Jibi Mathews, right, poses with her husband and daughter. Mathews has been waiting for more than two years on her permanent residency application.

Photo: (Submitted by Jibi Mathews)

Sehrish Saeed from Pakistan says she couldn't commit to any full-time jobs in the past two years of waiting, and has been working as a visiting lecturer at a university.

If I had known about the delay … I'd never have applied, said Saeed, whose says her mental and physical health are suffering.

Saeed's father — who dreamed of his daughter immigrating to Canada — died in October 2020. 

He used to ask me about the progress all the time, said Saeed, who applied in November 2019. It makes me really sad, it makes my mother sad.

Ogunlade, from Nigeria, says she feels abandoned by IRCC since applying in November 2019.

Ogunlade said she's suspicious and worried about the officer's whereabouts. Her dream to pursue dentistry in Canada has been crushed.

The emotional torture was so much.

Some movement

Others have had better luck. One applicant wrote online that, after three years, their file got transferred to another agent who approved it within a month: I have finally escaped.

CBC heard from one applicant, who spoke on condition of anonymity, who recently got movement on their application after two years of waiting under DM10032.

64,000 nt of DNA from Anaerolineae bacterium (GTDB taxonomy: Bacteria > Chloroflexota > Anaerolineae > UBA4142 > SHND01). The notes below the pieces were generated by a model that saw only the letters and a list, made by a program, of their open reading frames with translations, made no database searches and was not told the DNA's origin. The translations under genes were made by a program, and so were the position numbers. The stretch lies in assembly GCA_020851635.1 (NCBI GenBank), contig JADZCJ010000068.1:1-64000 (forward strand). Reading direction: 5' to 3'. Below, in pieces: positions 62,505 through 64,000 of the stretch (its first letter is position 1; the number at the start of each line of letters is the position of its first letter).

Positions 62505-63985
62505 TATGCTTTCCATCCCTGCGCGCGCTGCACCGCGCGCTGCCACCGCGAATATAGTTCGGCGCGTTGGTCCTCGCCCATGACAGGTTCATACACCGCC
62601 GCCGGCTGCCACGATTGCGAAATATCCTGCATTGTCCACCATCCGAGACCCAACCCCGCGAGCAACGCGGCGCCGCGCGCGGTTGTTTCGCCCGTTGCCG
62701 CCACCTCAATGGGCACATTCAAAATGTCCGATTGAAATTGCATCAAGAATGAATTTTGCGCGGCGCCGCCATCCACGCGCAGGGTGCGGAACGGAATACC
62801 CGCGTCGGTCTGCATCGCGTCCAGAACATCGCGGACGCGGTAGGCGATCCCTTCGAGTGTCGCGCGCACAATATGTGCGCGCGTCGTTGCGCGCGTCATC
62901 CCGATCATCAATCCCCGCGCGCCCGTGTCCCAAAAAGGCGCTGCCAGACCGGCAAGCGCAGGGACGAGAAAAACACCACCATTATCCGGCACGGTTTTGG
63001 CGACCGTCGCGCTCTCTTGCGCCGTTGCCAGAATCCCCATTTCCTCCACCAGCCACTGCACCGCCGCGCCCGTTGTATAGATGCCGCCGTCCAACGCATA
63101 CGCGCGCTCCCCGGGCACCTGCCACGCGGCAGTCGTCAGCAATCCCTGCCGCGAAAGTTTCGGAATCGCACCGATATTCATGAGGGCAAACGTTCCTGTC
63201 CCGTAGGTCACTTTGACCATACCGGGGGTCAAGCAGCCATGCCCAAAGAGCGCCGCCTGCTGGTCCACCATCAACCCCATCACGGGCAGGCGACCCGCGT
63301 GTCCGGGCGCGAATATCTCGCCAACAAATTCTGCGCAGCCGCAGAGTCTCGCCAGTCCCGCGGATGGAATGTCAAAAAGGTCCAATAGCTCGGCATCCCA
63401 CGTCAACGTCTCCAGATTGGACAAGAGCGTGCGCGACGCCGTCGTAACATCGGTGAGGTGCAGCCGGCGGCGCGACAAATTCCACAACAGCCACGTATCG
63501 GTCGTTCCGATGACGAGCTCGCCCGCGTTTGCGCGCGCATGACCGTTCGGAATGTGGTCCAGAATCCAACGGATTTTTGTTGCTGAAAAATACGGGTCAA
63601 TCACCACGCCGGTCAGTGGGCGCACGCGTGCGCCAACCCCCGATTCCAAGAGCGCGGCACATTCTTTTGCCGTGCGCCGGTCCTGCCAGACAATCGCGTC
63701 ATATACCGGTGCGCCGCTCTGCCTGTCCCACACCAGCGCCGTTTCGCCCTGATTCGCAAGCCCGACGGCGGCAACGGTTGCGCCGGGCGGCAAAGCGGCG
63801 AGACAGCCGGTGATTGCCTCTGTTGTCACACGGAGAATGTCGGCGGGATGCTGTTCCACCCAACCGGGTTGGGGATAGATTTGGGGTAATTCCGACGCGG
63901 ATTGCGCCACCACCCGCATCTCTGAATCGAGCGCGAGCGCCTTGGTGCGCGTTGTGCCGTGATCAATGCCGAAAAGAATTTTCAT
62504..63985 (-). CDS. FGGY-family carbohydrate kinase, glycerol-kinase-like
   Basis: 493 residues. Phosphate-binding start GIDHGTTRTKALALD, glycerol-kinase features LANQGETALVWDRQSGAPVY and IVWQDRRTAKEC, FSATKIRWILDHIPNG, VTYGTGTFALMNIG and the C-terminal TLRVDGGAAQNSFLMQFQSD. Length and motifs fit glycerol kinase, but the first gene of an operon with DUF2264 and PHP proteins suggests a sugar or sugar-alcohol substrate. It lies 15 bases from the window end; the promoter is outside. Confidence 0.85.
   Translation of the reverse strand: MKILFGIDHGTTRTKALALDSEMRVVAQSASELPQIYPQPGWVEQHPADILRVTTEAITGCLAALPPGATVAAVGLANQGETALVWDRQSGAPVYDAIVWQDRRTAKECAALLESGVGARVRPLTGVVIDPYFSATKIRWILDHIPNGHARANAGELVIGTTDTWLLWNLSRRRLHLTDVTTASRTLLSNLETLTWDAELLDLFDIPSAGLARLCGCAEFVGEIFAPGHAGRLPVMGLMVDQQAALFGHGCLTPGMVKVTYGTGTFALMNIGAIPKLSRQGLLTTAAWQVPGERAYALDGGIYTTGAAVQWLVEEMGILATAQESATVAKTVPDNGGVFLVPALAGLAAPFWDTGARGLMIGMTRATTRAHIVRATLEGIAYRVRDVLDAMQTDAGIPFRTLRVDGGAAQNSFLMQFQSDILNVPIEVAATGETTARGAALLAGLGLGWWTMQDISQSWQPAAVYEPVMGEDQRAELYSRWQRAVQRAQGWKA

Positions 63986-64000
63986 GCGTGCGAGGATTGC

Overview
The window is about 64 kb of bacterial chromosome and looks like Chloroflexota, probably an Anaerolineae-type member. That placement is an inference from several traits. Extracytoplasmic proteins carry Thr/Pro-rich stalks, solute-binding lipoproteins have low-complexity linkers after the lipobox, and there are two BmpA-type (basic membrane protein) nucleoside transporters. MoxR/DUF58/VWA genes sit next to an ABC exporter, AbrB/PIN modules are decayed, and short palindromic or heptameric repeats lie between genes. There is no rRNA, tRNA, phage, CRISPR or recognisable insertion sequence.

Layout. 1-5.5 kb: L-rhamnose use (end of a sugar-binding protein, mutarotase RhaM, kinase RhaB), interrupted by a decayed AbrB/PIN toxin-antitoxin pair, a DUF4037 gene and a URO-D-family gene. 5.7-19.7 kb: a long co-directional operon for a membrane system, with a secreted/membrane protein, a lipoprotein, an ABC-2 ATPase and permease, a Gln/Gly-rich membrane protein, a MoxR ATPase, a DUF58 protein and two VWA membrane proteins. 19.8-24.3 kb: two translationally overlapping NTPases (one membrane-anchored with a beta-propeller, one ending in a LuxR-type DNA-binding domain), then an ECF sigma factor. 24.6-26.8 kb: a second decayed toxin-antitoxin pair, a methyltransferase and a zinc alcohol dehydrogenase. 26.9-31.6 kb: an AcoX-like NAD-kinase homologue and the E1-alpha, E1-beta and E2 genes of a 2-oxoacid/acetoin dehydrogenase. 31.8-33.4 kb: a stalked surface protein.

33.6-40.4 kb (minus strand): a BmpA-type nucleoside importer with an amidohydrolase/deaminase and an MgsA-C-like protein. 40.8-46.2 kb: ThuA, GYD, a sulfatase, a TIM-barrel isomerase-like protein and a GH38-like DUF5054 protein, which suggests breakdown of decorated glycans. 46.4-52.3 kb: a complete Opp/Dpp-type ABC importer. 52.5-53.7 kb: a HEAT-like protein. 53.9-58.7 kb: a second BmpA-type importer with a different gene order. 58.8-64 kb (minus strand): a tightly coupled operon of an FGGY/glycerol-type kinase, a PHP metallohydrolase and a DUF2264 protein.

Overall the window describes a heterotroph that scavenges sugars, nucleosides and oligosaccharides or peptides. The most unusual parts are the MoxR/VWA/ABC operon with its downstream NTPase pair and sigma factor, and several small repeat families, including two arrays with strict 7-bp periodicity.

To be candid, I don't know which [method] worked: the local MP? My daily compassionate mail to IRCC? Or the physical plea letter and the re-medical update that I sent to the centralized intake office in Sydney? the applicant wrote. 

I am glad that the agonizing wait is over … but I am very concerned about the applicants still waiting all over the world.

A young new Canadian holds a flag as she takes part in a citizenship ceremony on Parliament Hill in Ottawa on April 17, 2019.

A young new Canadian holds a flag as she takes part in a citizenship ceremony on Parliament Hill in Ottawa on April 17, 2019.

Photo: La Presse canadienne / Sean Kilpatrick

Some theorize that DM10032 is not an actual person, but a code for applicants who are waiting in queue.

That was the case with a supposed officer — CB01126, based in Sydney — with whom thousands of applicants had much difficulty.

In an access to information request seen by CBC News, IRCC admitted CB01126 was just a placeholder code.

CBC asked IRCC several questions last Wednesday, including whether DM10032 is a person or a code, but the department said it's still working on a response.

'Nameless and faceless'

Jamie Liew, an immigration lawyer and University of Ottawa associate professor, says IRCC's administrative system is a black hole and that its lack of transparency is concerning.

Officers are often nameless and faceless and because of this anonymity … it does affect the way decisions are made, said Liew.

You're at the whim of the system.

Liew acknowledges there's a huge demand put on IRCC and that it has pandemic backlogs.

But without legal representation — which is expensive and not accessible for some — she says it's difficult to know exactly why someone's file isn't moving forward.

The immigration system and the government seemingly doesn't want us to see how the sausage is made, so to speak. You submit your application and you're supposed to just wait, said Liew.

They shouldn't be shielded by these codes or anonymous numbers. And how do we ensure... accountability?

Priscilla Ki Sun Hwang (new window) · CBC News

Headlines